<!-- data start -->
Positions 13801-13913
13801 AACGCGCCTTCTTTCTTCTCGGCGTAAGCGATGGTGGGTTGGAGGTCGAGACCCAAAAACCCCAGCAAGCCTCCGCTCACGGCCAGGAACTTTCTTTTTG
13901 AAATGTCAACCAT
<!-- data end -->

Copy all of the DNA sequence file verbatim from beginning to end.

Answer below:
Positions 13801-13913
13801 AACGCGCCTTCTTTCTTCTCGGCGTAAGCGATGGTGGGTTGGAGGTCGAGACCCAAAAACCCCAGCAAGCCTCCGCTCACGGCCAGGAACTTTCTTTTTG
13901 AAATGTCAACCAT